It adopts a controversy-seeking position with its characters, but it also underscores every point, so you don't miss the morality of the film's viewpoint.

I find Signoret to be miscast. She's looking pretty long in the tooth, and worldly, to be so impressionable and go to pieces over a man. I don't buy her character or her situation for a minute. She's a tough cookie.

I pull this DVD out now and again, when I doubt my mediocre opinion of it. And I'm always disappointed to see again that there's too much dross, and too many melodramatic flourishes. Room at the Top is corny.

Prometheus (2012/I)
22 out of 35 people found the following review useful:
Incompetent as both story-telling and film-making, 11 June 2012
1/10

*** This review may contain spoilers ***

Alien was a game changer when it came out. The reason you would want the director of that movie to resume after 30 years, is that he would being his extremely high standards to what has become a pretty bad franchise. Aggravatingly, all we see on every front (score, narrative, structure, imagination) is the lowest of low standards. Prometheus is not a game-changer. It's even worse than the lesser Alien movies, which makes it something like "Attack of the Laser Squids from Planet Terror!!!"

The two good entries in the Alien series did thoughtful things with the form (Alien, Aliens). The others had no idea what to do, so they just threw things at the screen (Alien 3, Alien Resurrection, AvP, Alien goes to the Suburbs). Having abandoned the high quality of his youth, Ridley Scott now embraces half-assed scripts like those later titles. Scott cashed in - all his effort for Prometheus went into becoming a showman; working the pre-release ballyhoo to generate a big payday. The short vids that were made to promote this suggested something unusual. Instead it's desperately 'usual.' It's his George Lucas self-destruct moment. This hackneyed dreck was not even worth filming.

The title spaceship is not interesting. The threat here is not interesting. It has the most laughable aging make-up I've seen in 50 years. The characters are a complete slate of bellicose dopes. And the climax is the usual "We don't have a climax so why don't we just film nine rotten clichés in a row?" I can't believe Scott thinks viewers waited 33 years for answers this feeble. Geiger's alien was elegant / thoughtful. For the first time, when a movie finally showed the alien, it was awesomely horrible and did not disappoint. Here we're back to stupid aliens from 1950s throwaway drive-in date movies. The alien gestation makes no sense anymore (as with Alien 3). A snake, apparently issuing from drops of black oil will attack you and kill you, and then you grow larger, gain superhuman powers and become aggressive (!) . If you ingest a drop of the black oil you will become the host of an alien that bursts out your head (!!!). If you make love to a human who is symptomatic, you will get knocked up with an alien squid. That alien squid will grow into a tentacled dumb thing that has nine mouths on the underside, which in turn gives birth to sharkhead (!!!!!). There is no reason to spend any more time describing the lousy, cut-rate path this horrible movie takes. Every answer it provides is a dumb one.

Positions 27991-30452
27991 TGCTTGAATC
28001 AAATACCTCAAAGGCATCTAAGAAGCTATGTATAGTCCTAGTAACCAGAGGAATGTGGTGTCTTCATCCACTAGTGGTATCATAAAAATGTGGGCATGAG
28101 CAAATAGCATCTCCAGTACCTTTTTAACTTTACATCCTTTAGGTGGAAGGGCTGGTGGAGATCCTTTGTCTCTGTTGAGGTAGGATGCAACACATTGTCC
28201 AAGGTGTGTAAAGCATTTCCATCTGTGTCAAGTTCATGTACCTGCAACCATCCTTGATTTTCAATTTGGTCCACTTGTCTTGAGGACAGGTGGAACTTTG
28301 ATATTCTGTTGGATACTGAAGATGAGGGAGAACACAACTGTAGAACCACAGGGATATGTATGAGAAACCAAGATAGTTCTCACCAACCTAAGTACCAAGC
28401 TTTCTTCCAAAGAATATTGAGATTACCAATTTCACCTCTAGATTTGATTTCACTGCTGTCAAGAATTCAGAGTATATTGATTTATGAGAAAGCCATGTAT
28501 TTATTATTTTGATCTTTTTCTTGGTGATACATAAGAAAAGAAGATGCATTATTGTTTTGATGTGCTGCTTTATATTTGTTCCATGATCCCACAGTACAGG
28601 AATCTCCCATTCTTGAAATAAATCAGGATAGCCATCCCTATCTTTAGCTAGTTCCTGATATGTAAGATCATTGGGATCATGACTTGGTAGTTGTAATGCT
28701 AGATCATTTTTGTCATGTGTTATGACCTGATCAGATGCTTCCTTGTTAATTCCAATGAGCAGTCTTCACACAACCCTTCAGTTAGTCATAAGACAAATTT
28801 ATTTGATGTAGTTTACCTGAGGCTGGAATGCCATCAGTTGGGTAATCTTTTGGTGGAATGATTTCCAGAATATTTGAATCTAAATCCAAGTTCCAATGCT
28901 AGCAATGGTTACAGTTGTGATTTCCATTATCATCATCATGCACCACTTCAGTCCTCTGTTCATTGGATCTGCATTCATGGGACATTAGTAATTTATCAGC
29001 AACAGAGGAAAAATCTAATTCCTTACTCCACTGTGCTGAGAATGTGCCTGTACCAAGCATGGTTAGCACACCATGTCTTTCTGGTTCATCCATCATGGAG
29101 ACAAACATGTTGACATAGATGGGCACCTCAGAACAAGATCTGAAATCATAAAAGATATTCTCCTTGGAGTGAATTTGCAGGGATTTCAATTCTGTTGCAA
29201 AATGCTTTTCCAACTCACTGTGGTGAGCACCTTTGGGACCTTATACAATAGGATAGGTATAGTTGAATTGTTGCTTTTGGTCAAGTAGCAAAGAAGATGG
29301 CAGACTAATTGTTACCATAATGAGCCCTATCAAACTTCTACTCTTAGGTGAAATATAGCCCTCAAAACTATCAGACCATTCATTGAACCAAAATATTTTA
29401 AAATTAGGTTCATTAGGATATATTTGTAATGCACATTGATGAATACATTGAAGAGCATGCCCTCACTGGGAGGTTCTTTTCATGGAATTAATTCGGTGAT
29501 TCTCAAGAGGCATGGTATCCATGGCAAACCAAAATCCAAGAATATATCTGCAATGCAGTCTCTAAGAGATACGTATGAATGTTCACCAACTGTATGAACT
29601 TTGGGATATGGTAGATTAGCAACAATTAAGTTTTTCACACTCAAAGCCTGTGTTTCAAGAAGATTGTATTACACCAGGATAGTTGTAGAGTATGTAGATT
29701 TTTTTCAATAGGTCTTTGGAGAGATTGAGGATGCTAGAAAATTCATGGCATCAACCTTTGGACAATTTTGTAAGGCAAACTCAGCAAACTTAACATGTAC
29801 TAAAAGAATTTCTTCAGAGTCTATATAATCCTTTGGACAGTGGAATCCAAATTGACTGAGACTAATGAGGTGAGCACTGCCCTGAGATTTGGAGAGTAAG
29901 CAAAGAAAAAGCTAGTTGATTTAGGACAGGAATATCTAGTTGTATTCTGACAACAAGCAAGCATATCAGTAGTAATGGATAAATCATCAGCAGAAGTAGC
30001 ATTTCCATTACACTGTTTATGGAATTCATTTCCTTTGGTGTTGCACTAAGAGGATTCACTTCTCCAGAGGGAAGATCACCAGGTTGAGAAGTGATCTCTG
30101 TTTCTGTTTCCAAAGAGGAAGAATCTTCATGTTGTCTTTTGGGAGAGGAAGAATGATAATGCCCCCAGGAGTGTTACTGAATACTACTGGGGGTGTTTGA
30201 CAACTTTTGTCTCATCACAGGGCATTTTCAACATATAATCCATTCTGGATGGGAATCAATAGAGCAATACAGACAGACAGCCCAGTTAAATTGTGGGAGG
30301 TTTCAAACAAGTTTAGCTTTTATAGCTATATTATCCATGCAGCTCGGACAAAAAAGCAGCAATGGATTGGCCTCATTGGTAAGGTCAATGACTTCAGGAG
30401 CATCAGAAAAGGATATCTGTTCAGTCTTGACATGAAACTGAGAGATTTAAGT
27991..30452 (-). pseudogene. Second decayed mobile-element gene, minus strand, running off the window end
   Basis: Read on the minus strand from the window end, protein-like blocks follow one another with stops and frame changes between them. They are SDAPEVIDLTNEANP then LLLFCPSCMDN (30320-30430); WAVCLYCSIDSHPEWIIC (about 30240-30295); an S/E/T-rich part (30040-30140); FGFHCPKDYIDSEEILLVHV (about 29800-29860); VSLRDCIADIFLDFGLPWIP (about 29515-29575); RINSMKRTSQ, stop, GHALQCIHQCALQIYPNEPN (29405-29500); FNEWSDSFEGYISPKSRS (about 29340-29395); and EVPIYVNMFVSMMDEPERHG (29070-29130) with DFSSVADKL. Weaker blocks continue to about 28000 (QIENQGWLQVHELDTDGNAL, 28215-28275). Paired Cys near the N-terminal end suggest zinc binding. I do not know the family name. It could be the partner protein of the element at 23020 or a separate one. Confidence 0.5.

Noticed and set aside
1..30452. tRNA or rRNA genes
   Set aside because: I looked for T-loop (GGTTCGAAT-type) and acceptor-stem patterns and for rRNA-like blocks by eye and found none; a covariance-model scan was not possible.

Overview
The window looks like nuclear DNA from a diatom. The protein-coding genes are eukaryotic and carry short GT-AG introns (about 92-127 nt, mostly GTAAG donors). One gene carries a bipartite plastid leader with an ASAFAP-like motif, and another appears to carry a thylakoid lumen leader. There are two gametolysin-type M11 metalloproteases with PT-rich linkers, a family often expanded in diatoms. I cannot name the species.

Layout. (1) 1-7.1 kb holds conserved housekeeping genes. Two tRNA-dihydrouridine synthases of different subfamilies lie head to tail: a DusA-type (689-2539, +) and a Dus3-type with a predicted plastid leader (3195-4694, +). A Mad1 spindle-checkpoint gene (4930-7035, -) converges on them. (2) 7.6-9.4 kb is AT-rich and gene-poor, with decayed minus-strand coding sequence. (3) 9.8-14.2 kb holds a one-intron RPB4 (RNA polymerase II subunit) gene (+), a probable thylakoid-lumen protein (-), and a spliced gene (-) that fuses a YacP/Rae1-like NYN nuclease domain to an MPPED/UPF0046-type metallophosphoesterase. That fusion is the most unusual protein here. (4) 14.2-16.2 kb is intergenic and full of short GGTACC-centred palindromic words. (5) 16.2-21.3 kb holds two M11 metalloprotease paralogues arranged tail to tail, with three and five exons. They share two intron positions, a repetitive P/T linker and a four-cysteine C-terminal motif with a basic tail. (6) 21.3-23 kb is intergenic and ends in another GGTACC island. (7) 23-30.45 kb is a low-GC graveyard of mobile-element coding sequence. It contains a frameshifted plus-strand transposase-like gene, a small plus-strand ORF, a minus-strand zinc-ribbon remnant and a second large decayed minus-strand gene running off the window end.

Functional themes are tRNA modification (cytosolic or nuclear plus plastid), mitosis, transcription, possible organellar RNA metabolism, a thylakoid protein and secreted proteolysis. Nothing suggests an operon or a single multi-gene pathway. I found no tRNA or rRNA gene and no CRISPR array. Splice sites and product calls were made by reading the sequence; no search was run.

Having no good ideas on where to take the series, Ridley Scott steals ideas from the X Files movie, Species, Splice, AVP and Contact. It's big idea, seen in countless movies since 2001, is now being thoroughly exhausted on the laughable TV show, Ancient Aliens. A father/daughter shocker is lifted straight from an Angela Lansbury movie from 1948 (State of the Union). The horny and dumb level of the proceedings is like watching "Temptation Island" the gutter level reality show. And Laurence of Arabia is included for no reason whatsoever.

Prometheus does not summon up the quality of Alien in any way. Instead it reminds a viewer mostly of two rotten pieces of low-grade schlock: Event Horizon (1997) and Super Nova (2000), movies that started by asking interesting questions, but then retreated into asinine developments, due to terrible writers looking for cop-outs.

Prometheus deserves to be as little known as those two clunkers. The test of whether this is a worthy product to associate with Scott's original alien film, lies in asking the question: On its own, could this movie have ever generated as much buzz/response as the original? The answer is a resounding No. This rotten, rotten movie will influence nothing. Put Scott out to pasture where he can graze on his greenbacks. The best thing you can say about this irritating, stupid movie is that it will be gone from theaters in 3 weeks.

3 out of 7 people found the following review useful:
Average, 23 May 2012
4/10

*** This review may contain spoilers ***